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Seismic wavefield change preceding the eruption of Shinmoe-dake, Kirishima volcano, Japan, inferred from polarization analysis
  • Takashi Hirose,
  • Hideki Ueda
Takashi Hirose
Department of Geophysics, Graduate School of Science, Tohoku University

Corresponding Author:[email protected]

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Hideki Ueda
National Research Institute for Earth Science and Disaster Prevention
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A volcanic tremor is a seismic event linked to volcanic processes, identified by ongoing ground shaking. While there are different theories regarding the mechanism of volcanic tremors, they play a crucial role in understanding internal volcanic activities and forecasting eruptions. Detecting weak volcanic tremor signals before an eruption has remained a difficult task. This study utilized polarization analysis on continuous seismograms at Kirishima volcano, Japan, to extract data on retrograde Rayleigh wave sources. Back azimuth estimates focused on the direction of the Shinmoe-dake crater before and during the volcanic eruptions in 2011, 2017, and 2018. Rayleigh waves originating from the crater direction, particularly in the 1.3-2.5 Hz band, were observed starting around March 2017, approximately 7 months prior to the October 2017 eruption. In the 1.3-2 Hz band, the back azimuths steadily moved closer to the crater's direction between January and March 2017. A noticeable increase in the amplitudes of retrograde Rayleigh waves from the crater direction was observed starting in August 2016. Enhancing the growth in amplitude was achieved by utilizing a filter on the seismograms. As polarization analysis requires only a single three-component seismometer, this approach allows for the timely identification of weak Rayleigh waves from the crater direction, even in volcanoes with limited seismic station coverage. The results obtained in this study contribute to the growing knowledge on volcanic tremors and their potential use in volcano monitoring and eruption forecasting.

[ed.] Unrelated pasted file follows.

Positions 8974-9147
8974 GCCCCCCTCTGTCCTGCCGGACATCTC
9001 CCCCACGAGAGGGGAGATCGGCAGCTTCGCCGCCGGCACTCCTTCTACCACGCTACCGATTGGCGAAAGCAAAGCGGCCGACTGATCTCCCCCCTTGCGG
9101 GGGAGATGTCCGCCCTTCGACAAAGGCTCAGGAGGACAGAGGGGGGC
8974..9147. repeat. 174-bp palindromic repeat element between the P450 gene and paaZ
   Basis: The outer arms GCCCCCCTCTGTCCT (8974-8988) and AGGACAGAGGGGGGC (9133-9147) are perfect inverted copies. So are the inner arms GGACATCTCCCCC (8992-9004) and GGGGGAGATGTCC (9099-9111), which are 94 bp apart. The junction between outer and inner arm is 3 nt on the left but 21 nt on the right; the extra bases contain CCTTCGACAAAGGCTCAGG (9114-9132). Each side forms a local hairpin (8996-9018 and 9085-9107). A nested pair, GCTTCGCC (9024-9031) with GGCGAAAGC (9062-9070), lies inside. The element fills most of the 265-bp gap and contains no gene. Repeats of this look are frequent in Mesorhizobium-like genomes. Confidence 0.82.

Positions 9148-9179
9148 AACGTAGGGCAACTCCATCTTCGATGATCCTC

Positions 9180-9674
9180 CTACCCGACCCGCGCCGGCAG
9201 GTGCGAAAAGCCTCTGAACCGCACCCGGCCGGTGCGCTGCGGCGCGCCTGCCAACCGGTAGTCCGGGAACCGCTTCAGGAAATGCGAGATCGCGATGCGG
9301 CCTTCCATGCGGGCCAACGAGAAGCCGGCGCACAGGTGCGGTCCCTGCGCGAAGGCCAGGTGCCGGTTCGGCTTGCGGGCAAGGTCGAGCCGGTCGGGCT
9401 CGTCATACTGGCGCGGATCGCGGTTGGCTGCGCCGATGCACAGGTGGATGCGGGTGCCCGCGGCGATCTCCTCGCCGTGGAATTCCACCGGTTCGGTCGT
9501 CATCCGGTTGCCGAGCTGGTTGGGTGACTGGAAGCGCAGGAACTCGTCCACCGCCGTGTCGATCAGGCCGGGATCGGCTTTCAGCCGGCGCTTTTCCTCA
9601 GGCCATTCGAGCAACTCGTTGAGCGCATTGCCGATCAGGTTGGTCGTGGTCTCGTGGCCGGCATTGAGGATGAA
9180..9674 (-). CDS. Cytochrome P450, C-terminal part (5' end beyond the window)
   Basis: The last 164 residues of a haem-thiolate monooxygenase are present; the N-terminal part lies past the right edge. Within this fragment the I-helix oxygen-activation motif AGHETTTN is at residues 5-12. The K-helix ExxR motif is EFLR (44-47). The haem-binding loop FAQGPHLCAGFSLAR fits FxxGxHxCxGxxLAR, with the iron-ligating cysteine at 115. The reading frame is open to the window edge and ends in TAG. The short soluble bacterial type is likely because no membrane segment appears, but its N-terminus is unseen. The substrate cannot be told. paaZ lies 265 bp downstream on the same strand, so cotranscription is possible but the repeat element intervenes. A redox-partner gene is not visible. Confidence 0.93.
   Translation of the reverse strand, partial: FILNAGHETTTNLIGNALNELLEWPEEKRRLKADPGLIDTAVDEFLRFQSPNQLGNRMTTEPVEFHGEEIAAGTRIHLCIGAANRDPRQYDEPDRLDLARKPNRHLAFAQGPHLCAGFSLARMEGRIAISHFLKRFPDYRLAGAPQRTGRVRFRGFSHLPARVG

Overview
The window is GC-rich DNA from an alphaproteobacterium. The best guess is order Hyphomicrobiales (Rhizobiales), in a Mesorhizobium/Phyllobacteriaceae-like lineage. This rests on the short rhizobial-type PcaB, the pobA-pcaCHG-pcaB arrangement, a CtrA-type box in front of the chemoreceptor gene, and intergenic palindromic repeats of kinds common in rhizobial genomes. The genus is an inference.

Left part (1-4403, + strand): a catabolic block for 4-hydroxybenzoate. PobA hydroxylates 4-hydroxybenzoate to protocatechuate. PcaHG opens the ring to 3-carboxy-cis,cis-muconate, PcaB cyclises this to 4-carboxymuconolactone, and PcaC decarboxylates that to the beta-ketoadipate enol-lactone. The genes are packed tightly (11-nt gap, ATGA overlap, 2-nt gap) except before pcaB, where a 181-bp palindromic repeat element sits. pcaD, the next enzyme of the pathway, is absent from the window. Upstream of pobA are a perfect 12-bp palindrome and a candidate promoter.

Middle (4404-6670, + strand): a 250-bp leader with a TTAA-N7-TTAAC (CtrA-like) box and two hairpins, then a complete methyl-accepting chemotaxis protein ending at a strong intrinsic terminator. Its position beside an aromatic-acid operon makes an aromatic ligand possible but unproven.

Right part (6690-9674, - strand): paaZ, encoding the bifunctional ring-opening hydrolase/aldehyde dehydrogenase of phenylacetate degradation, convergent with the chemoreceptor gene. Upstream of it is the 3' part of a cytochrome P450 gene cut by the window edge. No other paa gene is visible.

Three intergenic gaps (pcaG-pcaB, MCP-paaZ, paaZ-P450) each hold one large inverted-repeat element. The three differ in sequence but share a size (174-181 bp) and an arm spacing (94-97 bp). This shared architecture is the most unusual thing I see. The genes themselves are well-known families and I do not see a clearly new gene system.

12 Apr 2024Submitted to ESS Open Archive
12 Apr 2024Published in ESS Open Archive